State News : Delaware

NWCDN is a network of law firms dedicated to protecting employers in workers’ compensation claims.

NWCDN Members regularly post articles and summary judgements in workers’ compensations law in your state.  

Select a state from the dropdown menu below to scroll through the state specific archives for updates and opinions on various workers’ compensation laws in your state.

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Claimant filed a Petition to Determine Compensation Due seeking acknowledgement of injuries to his back, neck, right hand/wrist and head, as well as payment of medical expenses and temporary total disability benefits. Employer disputed the entire claim and, in the alternative, argued for resolution of any work injuries. The Board granted the Petition in part, acknowledging a sprain and strain of the low back and of the right hand/wrist and payment of outstanding medical expenses to the right hand/wrist. The Board denied compensability for the neck and head injury as well as total disability benefits.

A key factor in the outcome involved issues with the claimant’s treating doctor, Dr. Cary. The Board expressed concern as to Dr. Cary’s treatment of the claimant and recordkeeping of same. Dr. Cary’s treatment violated 19 Del. C. Section 2322D(a)(1), which requires that a health-care provider providing treatment to an injured employee under the Delaware Workers’ Compensation Statute be a certified provider at the time of treatment or obtain preauthorization for each health-care produced, office visit, or health service. Dr. Cary was not certified when he started to treat the claimant. Another issue involved Dr. Cary referring the claimant to a work hardening program despite having released the claimant to full-duty work with no restrictions. If the claimant was released to full duty, then the Board found he would not have needed a work hardening program.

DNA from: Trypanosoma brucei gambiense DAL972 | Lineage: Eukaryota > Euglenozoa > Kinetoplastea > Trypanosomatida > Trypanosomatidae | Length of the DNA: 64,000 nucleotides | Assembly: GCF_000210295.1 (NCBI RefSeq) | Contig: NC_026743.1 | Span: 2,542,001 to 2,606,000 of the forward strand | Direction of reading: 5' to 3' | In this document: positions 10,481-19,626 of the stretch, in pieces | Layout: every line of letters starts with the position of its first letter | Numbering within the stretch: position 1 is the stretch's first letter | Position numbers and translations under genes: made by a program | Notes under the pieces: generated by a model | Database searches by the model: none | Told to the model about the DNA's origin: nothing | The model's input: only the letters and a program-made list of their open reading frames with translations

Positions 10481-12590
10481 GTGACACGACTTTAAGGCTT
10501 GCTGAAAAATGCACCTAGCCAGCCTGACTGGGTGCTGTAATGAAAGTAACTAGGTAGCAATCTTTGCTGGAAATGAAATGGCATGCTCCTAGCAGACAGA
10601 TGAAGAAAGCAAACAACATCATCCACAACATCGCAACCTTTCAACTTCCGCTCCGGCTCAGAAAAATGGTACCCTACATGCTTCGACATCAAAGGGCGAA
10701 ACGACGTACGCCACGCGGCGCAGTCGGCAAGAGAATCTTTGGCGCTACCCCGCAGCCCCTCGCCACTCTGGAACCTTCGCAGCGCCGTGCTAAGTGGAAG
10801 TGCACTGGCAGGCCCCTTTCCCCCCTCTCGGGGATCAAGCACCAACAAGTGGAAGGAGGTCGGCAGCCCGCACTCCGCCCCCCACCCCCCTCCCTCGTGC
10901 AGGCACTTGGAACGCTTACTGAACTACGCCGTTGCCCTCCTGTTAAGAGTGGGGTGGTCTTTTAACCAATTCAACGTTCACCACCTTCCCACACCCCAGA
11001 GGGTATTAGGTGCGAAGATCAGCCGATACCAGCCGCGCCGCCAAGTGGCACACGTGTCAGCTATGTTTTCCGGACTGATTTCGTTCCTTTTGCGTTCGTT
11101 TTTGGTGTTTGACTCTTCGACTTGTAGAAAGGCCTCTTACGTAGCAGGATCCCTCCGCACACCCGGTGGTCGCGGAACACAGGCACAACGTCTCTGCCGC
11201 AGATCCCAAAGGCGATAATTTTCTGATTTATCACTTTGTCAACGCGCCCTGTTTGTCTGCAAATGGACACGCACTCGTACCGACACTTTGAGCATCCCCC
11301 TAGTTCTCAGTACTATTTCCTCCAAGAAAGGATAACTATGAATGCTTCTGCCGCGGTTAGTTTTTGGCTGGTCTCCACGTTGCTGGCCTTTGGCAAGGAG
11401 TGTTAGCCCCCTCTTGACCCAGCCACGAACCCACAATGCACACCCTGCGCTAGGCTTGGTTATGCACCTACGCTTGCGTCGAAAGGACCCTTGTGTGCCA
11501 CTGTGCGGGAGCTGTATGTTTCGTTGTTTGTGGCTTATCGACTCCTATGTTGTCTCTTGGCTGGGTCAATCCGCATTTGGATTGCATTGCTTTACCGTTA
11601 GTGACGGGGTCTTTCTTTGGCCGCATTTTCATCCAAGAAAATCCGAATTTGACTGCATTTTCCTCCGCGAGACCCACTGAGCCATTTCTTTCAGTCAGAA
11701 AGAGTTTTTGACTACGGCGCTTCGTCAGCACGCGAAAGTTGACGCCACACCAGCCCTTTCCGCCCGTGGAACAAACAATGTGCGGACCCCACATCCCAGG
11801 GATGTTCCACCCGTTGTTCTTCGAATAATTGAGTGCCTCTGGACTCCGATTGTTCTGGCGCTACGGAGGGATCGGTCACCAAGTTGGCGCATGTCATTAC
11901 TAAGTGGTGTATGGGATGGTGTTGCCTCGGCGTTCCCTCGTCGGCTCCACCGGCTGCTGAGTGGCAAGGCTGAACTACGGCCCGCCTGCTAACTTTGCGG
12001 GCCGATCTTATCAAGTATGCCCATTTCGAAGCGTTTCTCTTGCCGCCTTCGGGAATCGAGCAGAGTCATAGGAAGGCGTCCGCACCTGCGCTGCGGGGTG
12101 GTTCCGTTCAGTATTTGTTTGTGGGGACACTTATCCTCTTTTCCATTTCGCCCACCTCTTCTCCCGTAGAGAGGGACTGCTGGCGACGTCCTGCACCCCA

As for recordkeeping, the Board found Dr. Cary failed to comply with the requirements relating to prescribing medications, including narcotics. In discussing these requirements, the Board noted Dr. Cary failed to document checking the prescription drug monitoring program. He failed to document discussions with the claimant about the risks and benefits of the medications. When asked about this during deposition testimony, Dr. Cary responded stating he “could not possibly document every single thing that he says or does to a patient and every single thing the patient says to him.”  The Board stated it was “alarming” that after Dr. Cary’s medical license was already suspended previously, he was again not in compliance with his obligations when prescribing medications. The Board explained Dr. Cary was demonstrating “the same types of cavalier and unprofessional recordkeeping and medical oversight he exhibited leading up to his suspended license.” Due to these findings, in addition to other evidence, the Board did not find Dr. Cary credible, which contributed to the denial of certain benefits and resolution of the remaining work injuries.

Should you have any questions regarding this decision, please contact Nick Bittner or any other attorney in our Workers’ Compensation Department.

Donald Savage v. Shoprite, IAB Hrg. No. 1518646 (May 26, 2023).